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Github Questionaire

Prompt one

Company: Acme computers

Version control platform(s): Many GitHub Enterprise instances installed throughout the company by different teams. Acme Computers is trying to standardize on GitHub Enterprise and consolidate their GitHub usage onto a single instance. The company has many instances of other Git hosting solutions installed as well. Some are fully supported applications. Other instances are on machines under people's desks.

Customer requests:

  • Shrink large repository: Acme wants GitHub to help them shrink the large repository to a more manageable size that is performant for common Git operations. The large repo is a project that is high visibility with an aggressive roadmap. They request that we help them within the month. It's a large, monolithic repository.

    The primary goal should be to identify and remove large files that are not needed in day to day operations with the repository. For example

    • database dumps
    • data files that have since been removed or are not used
    • large config files
    • large image files

    Proposed steps

    • Clone the repository with all remote branches and tags
    • Identify large files for deletion
    • Identify large files for optimization (Eg. images)
    • Clean large files that have been identified from git history
      • Use tools like git-gc and git-reflog
    • Either push the repo to a new remote repository or force push the the changed history to the existing repo.
  • Consolidate instances: Acme wants you to tell them best way to move all the other teams, using GitHub Enterprise or other Git solutions, onto their consolidated GitHub Enterprise instance. They have asked you to give them five or six bullet points about how you would approach that initiative, both technically and culturally.

    • Some mapping of users will probably have to occur to ensure correct history and no surprises to the developers. Integration with identity providers can be used or the built in authentication mechanism could also be used.
    • From the other GH Enterprise instances:
      • A detailed inventory of the repositories that will be migrated should be done. This will be used to export the repos and make a migration archive.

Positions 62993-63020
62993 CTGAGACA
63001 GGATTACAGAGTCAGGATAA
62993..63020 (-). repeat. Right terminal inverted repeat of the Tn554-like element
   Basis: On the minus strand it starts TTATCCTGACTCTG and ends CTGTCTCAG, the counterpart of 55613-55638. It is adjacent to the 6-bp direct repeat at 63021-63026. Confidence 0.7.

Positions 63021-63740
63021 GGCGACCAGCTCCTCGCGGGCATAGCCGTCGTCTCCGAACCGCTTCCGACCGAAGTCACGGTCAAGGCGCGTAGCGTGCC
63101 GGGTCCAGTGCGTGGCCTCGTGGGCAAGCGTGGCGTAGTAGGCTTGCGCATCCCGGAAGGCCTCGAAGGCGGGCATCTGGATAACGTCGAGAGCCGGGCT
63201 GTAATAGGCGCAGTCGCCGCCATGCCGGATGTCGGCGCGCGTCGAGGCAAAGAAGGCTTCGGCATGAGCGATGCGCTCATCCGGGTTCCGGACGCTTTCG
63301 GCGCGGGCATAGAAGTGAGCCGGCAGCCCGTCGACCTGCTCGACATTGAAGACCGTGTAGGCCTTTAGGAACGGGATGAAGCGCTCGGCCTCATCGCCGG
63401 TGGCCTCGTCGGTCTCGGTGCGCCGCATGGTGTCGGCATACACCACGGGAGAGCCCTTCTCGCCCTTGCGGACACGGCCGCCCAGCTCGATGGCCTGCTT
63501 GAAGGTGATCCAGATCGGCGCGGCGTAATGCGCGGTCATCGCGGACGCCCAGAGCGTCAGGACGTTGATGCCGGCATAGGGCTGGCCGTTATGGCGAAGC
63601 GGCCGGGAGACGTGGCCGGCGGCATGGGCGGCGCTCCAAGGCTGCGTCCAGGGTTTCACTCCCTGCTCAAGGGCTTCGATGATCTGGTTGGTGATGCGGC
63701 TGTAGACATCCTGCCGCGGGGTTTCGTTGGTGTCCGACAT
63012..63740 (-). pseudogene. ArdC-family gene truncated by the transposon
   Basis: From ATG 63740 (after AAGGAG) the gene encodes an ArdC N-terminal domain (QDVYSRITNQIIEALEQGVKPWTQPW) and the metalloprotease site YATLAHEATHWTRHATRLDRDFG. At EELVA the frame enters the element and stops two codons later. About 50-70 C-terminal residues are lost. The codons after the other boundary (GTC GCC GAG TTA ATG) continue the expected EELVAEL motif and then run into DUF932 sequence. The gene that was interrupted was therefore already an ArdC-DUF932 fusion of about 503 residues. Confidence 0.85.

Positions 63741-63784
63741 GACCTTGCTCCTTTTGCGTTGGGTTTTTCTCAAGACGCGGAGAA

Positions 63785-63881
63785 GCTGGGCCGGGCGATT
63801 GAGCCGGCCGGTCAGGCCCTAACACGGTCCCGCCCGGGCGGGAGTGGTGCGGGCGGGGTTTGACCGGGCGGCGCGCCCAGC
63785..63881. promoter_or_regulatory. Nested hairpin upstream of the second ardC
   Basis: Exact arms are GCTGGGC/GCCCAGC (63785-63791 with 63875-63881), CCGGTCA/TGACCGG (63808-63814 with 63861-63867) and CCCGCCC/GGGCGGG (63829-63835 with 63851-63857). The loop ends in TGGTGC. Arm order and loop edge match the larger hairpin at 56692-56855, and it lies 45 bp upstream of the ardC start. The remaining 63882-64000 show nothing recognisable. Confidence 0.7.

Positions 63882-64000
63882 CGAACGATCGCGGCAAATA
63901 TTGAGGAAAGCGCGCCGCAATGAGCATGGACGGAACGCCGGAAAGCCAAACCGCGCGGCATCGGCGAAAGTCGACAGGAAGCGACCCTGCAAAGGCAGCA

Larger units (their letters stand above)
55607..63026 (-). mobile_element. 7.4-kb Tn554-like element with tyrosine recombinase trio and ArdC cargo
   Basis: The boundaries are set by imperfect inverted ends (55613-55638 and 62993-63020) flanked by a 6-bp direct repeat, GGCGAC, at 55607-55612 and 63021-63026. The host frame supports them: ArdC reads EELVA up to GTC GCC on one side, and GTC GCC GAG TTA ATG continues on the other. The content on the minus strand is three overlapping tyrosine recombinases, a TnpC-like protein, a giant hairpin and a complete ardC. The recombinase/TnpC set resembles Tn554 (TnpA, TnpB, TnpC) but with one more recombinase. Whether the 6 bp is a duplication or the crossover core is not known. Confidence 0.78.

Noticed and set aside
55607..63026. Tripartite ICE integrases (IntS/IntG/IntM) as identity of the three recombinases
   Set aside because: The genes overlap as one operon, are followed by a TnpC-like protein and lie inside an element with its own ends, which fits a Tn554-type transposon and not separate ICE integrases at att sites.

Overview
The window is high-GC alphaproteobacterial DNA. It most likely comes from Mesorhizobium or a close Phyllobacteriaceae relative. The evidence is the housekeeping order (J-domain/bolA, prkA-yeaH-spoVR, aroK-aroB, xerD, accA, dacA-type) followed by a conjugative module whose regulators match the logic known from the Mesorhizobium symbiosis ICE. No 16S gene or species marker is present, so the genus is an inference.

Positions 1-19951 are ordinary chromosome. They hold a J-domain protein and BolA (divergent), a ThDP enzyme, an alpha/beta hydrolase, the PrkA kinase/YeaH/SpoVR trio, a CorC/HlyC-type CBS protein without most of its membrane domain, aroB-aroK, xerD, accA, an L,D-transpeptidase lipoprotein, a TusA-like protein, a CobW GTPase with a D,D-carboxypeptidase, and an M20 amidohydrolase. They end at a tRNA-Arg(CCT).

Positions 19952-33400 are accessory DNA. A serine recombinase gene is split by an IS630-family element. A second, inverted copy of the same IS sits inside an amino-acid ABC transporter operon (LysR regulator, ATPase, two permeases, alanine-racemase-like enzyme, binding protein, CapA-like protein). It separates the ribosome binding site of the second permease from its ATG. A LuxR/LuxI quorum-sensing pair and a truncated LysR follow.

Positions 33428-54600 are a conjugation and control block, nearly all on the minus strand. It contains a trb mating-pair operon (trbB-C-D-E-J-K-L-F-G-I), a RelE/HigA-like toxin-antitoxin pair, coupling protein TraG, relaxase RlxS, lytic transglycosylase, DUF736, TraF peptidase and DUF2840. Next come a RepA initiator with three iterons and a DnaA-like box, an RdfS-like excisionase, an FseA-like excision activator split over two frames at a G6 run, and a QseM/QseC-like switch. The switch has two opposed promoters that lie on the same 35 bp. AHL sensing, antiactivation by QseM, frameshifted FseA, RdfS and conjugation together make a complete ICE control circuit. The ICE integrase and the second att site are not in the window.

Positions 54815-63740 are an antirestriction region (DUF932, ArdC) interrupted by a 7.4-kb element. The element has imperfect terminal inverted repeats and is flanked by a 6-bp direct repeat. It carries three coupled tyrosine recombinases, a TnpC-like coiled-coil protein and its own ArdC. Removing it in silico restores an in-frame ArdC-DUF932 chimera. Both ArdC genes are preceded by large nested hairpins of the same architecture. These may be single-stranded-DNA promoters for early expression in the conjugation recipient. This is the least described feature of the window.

• The migration archive will have everything needed to execute the import to our target instance. Each migration archive will be imported individually with it’s own “GUID” that identifies the archive.
      • Conflicts with the migration archives could occur and have to be handled in an individual basis
    • From other Git solutions:
      • Clonning the existing repositories and creating them as new repositories in the target GH Enterprise would be the best option for this migration.
    • I would recomend creating a series of scripts, to not only automate the process but also ensure that all of the history of the migrated repositories is ensured. This will also make the process reprodusable and testable. These could also be integrated into any orchestration solution, if any are deployed, to help automate the deployment of the script and their execution.
    • I also recomend that a staging environment be used to test these migrations before comitting to a production push.
    • These migrations can be done in an iterative maner as to not disrrupt developer workflow and ensure better error management if any should occur.
    • For any temporary Git instances, those that are not officially supported, I would recomend cloning a temporary repository and either coping the repo with scp to the target GH Enterprise or physically copying them to a maching that can.
  • Migrate an SVN repo: The customer has one SVN repository that hasn't migrated over to a Git solution. They would like help moving this one large repository over. The team has a trunk based development pattern with this repository and is unfamiliar with Git.

    There are a number of ways and tools to help migrate SVN repositories. The tools and processes used will depend on:

    GH Enterprise instance can communicate with SVN repository

    • I would use the tools and steps outlined in the Importing data from third-party version control systems found in the GH Enterprise documentation guides. These tools are already provided with the GH Enterprise instance and would facilitate the migration.

    GH Enterprise instance can not communicate with SVN repository

    • Create the user mapping file from SVN contributors.
    • Convert the SVN repository to a Git repo using git-svn and the user mapping file we’ve created. This convertion should also include the convertion of the svn ignore properties to a .gitignore.
    • All branches and tags should also be converted.
    • Once all the convertion is done a new remote repo should be created on the GH Enterprise instance and added to the new local git repository.